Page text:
In long-term strategic competition with China, how effectively the United States works with allies and partners will be critical to determining U.S. success. This report examines the potential benefits of, and potential impediments to, partnering more closely with India. India is already a peer or near-peer competitor of China across a range of military capabilities, and India’s self-defined core national security interests are in relatively close harmony with those of the United States. However, U.S. planners must be keenly aware of the constraints on both India’s willingness and capacity to forge a partnership based on strategic competition with China. These include persistent aversion to any partnership that might be characterized as “alignment,” even after a major 2020 border clash with China; significant distrust of U.S. commitment and intentions; a highly risk-averse structure for the making and implementing of security policy, particularly vis-à-vis China; economic linkages with China; underfunding of basic military needs; and a lack of military capability and interoperability sufficient for frictionless interaction with U.S. forces. India will likely remain a key U.S. partner, but such challenges should moderate expectations about the pace for increased engagement.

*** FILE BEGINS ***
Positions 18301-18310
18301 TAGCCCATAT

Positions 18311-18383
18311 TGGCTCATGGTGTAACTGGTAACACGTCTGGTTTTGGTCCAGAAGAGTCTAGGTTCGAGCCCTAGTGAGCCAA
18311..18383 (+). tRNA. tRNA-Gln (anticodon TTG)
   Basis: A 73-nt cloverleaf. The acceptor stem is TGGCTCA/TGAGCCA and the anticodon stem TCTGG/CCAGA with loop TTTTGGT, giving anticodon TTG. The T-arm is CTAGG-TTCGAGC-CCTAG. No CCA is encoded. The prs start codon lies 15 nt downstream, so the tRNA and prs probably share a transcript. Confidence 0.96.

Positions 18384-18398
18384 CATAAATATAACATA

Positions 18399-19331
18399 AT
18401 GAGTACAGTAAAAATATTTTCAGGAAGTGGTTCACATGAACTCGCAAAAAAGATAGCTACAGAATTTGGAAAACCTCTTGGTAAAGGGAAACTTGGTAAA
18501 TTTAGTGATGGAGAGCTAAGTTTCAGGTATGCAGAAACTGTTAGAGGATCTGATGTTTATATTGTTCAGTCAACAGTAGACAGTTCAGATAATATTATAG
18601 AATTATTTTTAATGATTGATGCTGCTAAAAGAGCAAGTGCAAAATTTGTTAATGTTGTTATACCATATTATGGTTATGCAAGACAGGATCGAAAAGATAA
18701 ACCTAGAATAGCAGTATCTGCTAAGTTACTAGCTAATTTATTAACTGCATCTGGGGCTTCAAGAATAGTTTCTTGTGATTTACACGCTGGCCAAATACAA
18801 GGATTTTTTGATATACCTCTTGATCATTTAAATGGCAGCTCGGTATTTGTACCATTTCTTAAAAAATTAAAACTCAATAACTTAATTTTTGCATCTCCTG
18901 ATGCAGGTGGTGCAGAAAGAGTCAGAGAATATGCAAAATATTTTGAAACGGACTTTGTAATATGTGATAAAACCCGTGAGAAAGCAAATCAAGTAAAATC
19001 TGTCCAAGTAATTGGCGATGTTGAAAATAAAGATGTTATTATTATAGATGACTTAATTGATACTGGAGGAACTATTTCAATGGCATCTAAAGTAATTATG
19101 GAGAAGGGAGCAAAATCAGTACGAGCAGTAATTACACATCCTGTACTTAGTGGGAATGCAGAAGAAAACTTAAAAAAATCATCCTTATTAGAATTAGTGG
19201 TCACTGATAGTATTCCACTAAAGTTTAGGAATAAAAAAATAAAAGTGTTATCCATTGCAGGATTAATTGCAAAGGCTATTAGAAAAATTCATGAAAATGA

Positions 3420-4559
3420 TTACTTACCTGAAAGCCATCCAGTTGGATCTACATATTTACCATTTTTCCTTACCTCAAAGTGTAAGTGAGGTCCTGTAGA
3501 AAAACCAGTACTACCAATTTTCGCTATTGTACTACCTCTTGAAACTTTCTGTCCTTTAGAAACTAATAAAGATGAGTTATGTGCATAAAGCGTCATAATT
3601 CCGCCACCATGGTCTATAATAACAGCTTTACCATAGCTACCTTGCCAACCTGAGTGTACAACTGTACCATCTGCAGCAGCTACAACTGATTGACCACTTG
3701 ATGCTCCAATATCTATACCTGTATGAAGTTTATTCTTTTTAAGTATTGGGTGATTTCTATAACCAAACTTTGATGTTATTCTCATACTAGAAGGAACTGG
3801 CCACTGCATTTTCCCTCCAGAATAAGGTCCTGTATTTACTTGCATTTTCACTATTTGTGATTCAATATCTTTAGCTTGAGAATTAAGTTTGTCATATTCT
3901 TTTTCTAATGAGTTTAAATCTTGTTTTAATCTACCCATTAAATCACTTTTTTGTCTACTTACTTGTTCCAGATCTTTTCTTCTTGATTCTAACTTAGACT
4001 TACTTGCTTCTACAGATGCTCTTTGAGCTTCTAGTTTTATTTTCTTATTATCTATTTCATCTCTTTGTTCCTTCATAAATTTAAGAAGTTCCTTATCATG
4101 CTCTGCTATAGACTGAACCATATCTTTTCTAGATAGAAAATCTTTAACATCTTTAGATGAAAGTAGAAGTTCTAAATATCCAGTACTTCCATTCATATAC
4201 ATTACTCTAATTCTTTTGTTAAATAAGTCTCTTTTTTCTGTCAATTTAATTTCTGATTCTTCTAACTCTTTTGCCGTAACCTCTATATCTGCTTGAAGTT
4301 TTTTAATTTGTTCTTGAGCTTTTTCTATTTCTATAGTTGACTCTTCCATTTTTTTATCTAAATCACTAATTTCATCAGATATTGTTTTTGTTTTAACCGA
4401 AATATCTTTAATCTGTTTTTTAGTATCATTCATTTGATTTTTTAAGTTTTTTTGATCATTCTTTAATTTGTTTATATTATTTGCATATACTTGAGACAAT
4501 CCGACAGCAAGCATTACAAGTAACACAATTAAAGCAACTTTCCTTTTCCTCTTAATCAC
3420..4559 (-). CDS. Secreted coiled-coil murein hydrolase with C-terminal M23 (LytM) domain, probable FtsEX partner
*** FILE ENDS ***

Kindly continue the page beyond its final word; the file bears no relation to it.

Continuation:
The research described in this report was sponsored by Brig Gen Michael P. Winkler (PACAF/A5/8) and conducted within the Strategy and Doctrine Program of RAND Project AIR FORCE.
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